In 1973 we moved to a large property in Wolfeboro New Hampshire. During his eleven years in Wolfeboro he devoted much of his time to public service. He was elected Police Commissioner in 1973 and held that position for four years also serving on the Governor's Crime Commission and teaching courses in rural law enforcement at Rutgers University. The Selectmen appointed him to the zoning board (ZBA) of which he became chairman. He was also appointed to the planning board which he also soon chaired becoming the only person to chair both boards in any community in New England at that time. Zoning and planning was a field where his substantial intellect could be put to good use. The zoning decisions he wrote broke new ground and although many were challenged in the courts none were ever overturned. He became a member and Vice Chairman of the regional planning commission and helped write new master plans and new zoning by-laws for Wolfeboro and other towns that aimed at preserving the environment and quality of life in those communities. He also taught classes in zoning at a university and law school. At the same time he became a member of the fire department and for more than ten years dutifully answered fire calls and actively fought fires with all the energy he could muster. It was during this time he also started the free children's sculpture courses mentioned above. When he saw that the areas natural history museum, The Libby Museum, was deteriorating he stepped forward and became its curator. The first action he took was to eliminate entrance fees for children thus making this asset available to all the children free. During his years as curator he increased the attendance at the museum by over five hundred percent, started programs that brought new exhibits into the museum, held regular art exhibits giving the local artists in this culturally barren area a venue to showcase their work, had weekly film showings bringing in nature films which where standing room only events and put together fundraising events that became so popular that attendance had to be limited. It should be noted here that at no time did he ever exhibit his own paintings at the museum only those of other artists. The success of the museum was simply due to Peter's ability to bring together a coalition of businesses, government agencies and individuals with a common goal of saving a local asset. He was also elected to serve on Wolfeboro's budget committee and chaired the committee that brought cable television to the area. When Peter decided to leave Wolfeboro he had to resign nine public positions. During his eleven years there he gave the people of Wolfeboro New Hampshire over ten thousand hours of free service and the unrestrained output of his unique mind.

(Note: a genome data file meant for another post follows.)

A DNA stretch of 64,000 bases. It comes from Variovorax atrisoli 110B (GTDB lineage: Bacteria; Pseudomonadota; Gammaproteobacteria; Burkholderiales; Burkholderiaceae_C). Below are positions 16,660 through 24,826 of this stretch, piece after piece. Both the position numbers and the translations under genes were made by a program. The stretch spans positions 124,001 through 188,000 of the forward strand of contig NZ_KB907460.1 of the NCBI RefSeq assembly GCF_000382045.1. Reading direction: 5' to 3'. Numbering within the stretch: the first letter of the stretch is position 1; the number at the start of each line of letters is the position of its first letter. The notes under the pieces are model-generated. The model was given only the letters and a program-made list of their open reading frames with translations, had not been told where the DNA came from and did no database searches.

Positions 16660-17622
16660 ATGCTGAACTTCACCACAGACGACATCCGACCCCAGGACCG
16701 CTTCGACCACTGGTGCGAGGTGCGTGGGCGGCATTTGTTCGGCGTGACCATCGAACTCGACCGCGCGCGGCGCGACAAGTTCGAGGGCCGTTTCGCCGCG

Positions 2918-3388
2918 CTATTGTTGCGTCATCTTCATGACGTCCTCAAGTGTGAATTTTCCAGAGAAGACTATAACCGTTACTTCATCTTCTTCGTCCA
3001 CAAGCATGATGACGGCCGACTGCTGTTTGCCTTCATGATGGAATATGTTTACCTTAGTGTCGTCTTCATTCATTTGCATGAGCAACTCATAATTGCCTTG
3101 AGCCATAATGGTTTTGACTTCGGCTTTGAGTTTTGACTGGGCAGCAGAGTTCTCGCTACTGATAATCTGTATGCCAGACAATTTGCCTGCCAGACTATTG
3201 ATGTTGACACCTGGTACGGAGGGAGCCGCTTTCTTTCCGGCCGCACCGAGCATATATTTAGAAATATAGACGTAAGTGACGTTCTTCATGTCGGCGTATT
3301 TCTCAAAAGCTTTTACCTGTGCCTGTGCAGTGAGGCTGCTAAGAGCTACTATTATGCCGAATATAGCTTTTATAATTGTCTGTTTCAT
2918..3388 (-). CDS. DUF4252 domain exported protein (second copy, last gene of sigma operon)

At a fire Wolfeboro NH 1980
Wanting Peter to get on with his art career in an environment more conducive to artistic endeavors we moved to Provincetown on Cape Cod in 1984. The light that had inspired so many master artists over the years stimulated him and he painted some of the finest work so far during his eight years there. Peter again let his search for new experiences drive him. He was appointed to Provincetown's Zoning Board and as in Wolfeboro soon became its chairman and again used this powerful position to help people. When not in his studio painting he could again be found giving free sculpture classes to children. He also took up a new avocation, he became a bartender. Again his urge for perfection came forth and he became a very popular bartender in a very large disco. The fact that Peter doesn't drink helped him do well as a bartender. For the first time since his days in New York City he had peers with which to associate because Provincetown is filled with fine working artists. He became a member of an exclusive artists club where he formed deep lasting friendships with many other artists.
In 1992 after selling his adoptive fathers house on Long Island Peter purchased the farm in West Fulton, New York where we now reside. Sculpture classes for children are still held when requested and once again he has horses to ride. He spends a least part of every day walking with his dogs, Willie and Reba, in the forest surrounding the farm. While in the woods he says he gets the inspiration for his paintings. To keep his mind fully occupied Peter finally went back to college. He was a matriculated student at the State University of New York carrying a full course load majoring in information technology and web development. In 2002 after completing five semesters he recieved his AA degree with a perfect 4.0 gpa. Peter has now Graduated from the University in the class of 2004 with a Batchelors in Technology degree, his GPA dropped to 3.9 but I think that is just great. Peter has also once again taken positions in public service. He is chairman of our towns planning board and is chairman of our counties (Schoharie County) planning commission.
Peter on Moon Shadow Farm in West Fulton with some of his his horses.
I would like to add a few words about Peter, animals, women and children based on my 48 years with him. Long before the term horse whisperer became well known Peter was known to his friends as an animal whisperer. He loves all animals and they seem to sense it. His friends and I have all seen wild creatures in trouble respond to his kindness on numerous occasions. We have watched in awe as birds follow him through the woods and he engages in conversations with them. Women have always also sensed some thing special and unusual in Peter. The hundreds that have been close to him over the years have always found him to be warm, conciderate and quite wonderful. Though his three marriages ended in divorce he, myself and his other ex-wives have remained quite friendly. While growing up he never heard the word "love" mentioned in his home. He has compensated by giving love to all who he befriends. Children are his favorite cause and he has and will drop whatever he is doing to go to the aid of a child in need. He might not want me to mention it but when Peter inherited a fairly sizable fortune from his father's estate he promptly gave much of it away to friends and others in need. So now you know a little about a few of this man's other accomplishments while he has created world known art and plays his amazing war game in which nobody dies..
To see some of Peter Shulman's paintings presented in a gallery format go to the Peter Shulman Gallery page.